Also known as “team teaching,” “co-teaching,” or “team based learning” Cook and Friend (1995) defined the term “collaborative-teaching” as “two or more professionals delivering substantive instruction to a diverse or blended group of students in a single physical space” (p. 2). According to Bacharach, Heck and Dalhberg (2008) two teaching models are often utilized in a collaborative teaching environment. One model allows the instructor to alternate their attendance by splitting teaching load; each only teaching on their own designated meeting time without any overlap. Another model allows a teacher and her colleagues to have their own small core classroom that occasionally merges with other groups of student classrooms, thus allowing one larger class to be taught by a collection of instructors.
In the 1970s American school systems began using collaborative teaching models as a way to integrate typical learners and learners with special needs (Spencer, 2005). The first collaborative classrooms were officially established in 1975 with the inception of the United States Department of Education Public Law 94-142. This law mandated that all children have a Free Appropriate Public Education (FAPE) in the Least Restrictive Environment (LRE), and allowed for students with special learning needs to receive an Individualized Education Plan (IEP). The IEP is designed and implemented by a collaboration of people including parents, teachers, therapists and classroom assistants, known as the IEP team (US Department of Education, 2007). Spencer (2005) noted that while the IEP team facilitated a learning approach for students with special needs, it set the precedent for a model of co-teaching to span venues other than primary school settings.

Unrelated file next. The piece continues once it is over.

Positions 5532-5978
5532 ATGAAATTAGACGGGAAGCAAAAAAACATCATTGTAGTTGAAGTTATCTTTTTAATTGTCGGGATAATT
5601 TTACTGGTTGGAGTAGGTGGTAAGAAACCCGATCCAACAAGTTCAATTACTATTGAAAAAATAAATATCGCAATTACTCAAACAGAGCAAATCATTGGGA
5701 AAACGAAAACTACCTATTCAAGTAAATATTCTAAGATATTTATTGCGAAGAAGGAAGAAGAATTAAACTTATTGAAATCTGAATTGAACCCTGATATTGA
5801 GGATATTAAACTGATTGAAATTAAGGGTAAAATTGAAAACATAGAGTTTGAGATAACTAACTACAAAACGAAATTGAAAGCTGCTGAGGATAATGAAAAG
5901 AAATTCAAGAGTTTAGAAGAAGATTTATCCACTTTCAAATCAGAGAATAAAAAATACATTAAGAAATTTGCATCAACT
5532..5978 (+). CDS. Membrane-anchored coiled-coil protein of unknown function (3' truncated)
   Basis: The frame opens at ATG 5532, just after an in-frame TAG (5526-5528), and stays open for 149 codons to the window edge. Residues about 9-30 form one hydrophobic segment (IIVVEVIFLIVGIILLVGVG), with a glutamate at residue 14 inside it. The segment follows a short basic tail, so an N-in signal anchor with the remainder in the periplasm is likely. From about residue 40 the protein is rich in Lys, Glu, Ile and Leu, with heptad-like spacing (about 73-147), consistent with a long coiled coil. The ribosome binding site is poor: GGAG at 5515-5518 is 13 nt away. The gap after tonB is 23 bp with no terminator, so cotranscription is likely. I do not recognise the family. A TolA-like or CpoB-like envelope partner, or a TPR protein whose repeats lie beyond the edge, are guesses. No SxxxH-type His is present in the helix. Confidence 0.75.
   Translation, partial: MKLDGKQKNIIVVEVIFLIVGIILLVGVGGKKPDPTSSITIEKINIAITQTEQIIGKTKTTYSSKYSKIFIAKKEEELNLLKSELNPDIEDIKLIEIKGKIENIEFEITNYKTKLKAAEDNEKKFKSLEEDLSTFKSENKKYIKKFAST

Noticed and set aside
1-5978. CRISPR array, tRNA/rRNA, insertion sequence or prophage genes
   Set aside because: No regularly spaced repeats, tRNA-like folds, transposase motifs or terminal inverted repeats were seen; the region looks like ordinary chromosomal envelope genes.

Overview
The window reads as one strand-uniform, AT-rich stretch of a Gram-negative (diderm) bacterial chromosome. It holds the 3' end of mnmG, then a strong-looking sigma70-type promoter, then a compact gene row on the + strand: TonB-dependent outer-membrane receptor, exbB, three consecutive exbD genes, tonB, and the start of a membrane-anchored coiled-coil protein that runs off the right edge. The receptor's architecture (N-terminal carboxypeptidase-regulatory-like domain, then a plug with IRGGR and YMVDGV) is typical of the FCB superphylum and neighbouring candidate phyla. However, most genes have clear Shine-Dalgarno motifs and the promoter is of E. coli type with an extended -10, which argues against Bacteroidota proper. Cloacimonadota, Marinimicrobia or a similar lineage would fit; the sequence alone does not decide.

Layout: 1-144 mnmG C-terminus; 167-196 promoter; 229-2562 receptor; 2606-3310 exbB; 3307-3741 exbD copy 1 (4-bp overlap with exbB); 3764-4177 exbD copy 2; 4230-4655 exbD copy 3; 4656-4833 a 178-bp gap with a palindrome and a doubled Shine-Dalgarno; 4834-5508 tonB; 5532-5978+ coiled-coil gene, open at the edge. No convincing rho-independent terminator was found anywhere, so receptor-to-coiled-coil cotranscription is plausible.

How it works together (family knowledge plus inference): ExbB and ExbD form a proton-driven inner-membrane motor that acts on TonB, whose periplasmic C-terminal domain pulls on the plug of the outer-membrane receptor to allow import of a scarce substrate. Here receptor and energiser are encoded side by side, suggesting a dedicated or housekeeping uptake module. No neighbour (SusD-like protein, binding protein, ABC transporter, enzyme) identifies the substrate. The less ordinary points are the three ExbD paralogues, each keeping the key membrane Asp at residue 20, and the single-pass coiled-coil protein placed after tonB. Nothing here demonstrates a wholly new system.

Collaborative forms of teaching have been utilized in higher education at both graduate and undergraduate levels and have bridged a variety of different topics of study. Conderman & McCarthy (2003) found that when co-teaching undergraduates, many of the students experienced positive outcomes with enriched learning potential. The instructors reported that co-teaching allowed them to gain greater knowledge of their own pedagogy and style. Letterman and Duggan (2004) developed a collaborative teaching model for an undergraduate cross-cultural course. The course became collaboratively instructed in response to excitement that students generated by first working with both teachers individually. In their model both instructors maintained simultaneous physical presence in the room during each class and reported that the students enjoyed the interplay of discussion from each professor’s expertise in the field. Similarly, Auman and Lillie (2008) co-taught an undergraduate media course, with the purpose of bringing different perspectives and areas of expertise to add to the students learning experience. Auman and Lillie pointed out that not all university instructors are versed in all concepts of teaching and that a co-teaching model can offer an opportunity for the students to learn from each instructor’s varied specialty areas. Ware, Gardner and Murphy (1978) co-taught an undergraduate introductory psychology course and asked students to complete a survey after the course was completed. The authors found that team teaching an introductory course yielded an overall positive experience from the students and possibly greater advantages for the faculty. The authors found that co-teaching allowed the faculty members an opportunity to “generate more enthusiasm toward teaching; learn more effective teaching techniques; and increase opportunities for scholarly activities” (p. 130)